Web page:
US pig farmers look for scapegoats

By Joanna Newman

AS pig prices decline once again, recriminations over the fiasco of the US pig industry have grown louder.

Small pig farmers are blaming large operators, while all producers are outraged at the retailers who have allowed their margins to widen dramatically.

One major producer recently announced that it lost the equivalent of US$370 (£230) a sow in 1998.

Producers had hoped the worst was over after the market rebounded from the Depression-era lows (on an inflation-adjusted basis) witnessed last December.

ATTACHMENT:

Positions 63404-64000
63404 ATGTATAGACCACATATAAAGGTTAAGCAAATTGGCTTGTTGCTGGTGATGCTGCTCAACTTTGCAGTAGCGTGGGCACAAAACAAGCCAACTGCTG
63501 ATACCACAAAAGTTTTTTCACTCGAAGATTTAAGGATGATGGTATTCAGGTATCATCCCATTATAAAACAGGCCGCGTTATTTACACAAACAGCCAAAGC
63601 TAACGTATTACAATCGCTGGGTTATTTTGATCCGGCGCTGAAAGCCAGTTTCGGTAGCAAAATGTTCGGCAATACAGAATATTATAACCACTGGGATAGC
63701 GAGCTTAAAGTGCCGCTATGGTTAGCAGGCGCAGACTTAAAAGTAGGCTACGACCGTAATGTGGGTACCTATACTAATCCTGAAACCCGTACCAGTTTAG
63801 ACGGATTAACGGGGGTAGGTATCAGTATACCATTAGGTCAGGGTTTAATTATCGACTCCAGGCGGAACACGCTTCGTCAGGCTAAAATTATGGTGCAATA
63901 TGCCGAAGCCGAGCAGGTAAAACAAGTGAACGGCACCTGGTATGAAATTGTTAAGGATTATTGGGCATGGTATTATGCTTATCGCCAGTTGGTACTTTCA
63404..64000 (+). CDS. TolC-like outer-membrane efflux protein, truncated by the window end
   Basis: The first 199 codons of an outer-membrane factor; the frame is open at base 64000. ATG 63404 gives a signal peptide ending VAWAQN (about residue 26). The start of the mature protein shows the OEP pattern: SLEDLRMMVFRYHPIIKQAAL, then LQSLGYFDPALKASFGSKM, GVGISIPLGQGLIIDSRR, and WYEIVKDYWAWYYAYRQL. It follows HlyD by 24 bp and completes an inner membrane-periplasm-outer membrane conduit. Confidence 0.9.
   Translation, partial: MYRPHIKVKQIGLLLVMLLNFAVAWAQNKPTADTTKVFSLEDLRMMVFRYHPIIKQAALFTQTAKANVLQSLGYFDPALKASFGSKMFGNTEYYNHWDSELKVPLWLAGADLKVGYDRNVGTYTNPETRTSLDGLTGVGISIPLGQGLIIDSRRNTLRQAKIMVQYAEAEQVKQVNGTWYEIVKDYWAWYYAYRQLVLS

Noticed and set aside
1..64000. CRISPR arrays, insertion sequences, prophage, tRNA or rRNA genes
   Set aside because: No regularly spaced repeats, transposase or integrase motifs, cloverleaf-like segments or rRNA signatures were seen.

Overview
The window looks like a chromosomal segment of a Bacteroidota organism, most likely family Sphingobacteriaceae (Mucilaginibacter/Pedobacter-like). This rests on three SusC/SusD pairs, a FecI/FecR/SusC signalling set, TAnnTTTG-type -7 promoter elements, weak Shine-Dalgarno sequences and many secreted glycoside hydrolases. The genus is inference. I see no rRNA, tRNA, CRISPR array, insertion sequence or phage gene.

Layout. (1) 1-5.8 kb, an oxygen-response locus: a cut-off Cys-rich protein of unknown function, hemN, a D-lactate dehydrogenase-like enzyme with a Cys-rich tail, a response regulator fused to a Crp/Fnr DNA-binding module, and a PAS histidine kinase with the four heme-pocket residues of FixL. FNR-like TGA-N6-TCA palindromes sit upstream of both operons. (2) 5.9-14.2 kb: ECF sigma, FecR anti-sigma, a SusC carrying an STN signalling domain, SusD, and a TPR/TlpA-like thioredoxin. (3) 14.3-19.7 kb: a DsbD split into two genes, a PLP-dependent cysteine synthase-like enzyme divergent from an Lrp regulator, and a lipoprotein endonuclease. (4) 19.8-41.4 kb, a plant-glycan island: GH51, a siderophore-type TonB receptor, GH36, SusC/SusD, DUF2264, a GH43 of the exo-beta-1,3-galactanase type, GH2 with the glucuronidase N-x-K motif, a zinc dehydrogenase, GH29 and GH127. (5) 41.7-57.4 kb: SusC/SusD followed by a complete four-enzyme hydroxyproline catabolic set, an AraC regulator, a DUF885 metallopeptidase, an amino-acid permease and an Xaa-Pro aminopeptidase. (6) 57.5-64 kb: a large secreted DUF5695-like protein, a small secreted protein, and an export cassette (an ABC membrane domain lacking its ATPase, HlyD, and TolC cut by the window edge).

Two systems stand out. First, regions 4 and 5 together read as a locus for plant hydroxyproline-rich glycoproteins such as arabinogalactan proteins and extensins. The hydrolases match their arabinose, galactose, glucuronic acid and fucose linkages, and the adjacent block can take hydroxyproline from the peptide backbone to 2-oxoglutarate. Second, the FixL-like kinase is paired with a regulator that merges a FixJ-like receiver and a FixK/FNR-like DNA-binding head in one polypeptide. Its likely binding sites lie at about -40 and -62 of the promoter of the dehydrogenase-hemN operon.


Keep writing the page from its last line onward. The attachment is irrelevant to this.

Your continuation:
But this recovery has proved short-lived. The Chicago April lean hogs contract settled on Tuesday (3 March), at 43.05¢/lb (58.8p/kg), down from 43.42¢ a week ago and down from around 48¢ in early February.

The industry continues to suffer from a bottleneck at the point of slaughter because of lost packing capacity, aggravated by overproduction due to the cyclical nature of the business.

This week packers have enough supply and are not aggressively buying market-ready pigs.

Cash prices have slipped to 25-26¢/lb (34-35.5p/kg) at the terminals, from 27¢ a week ago.

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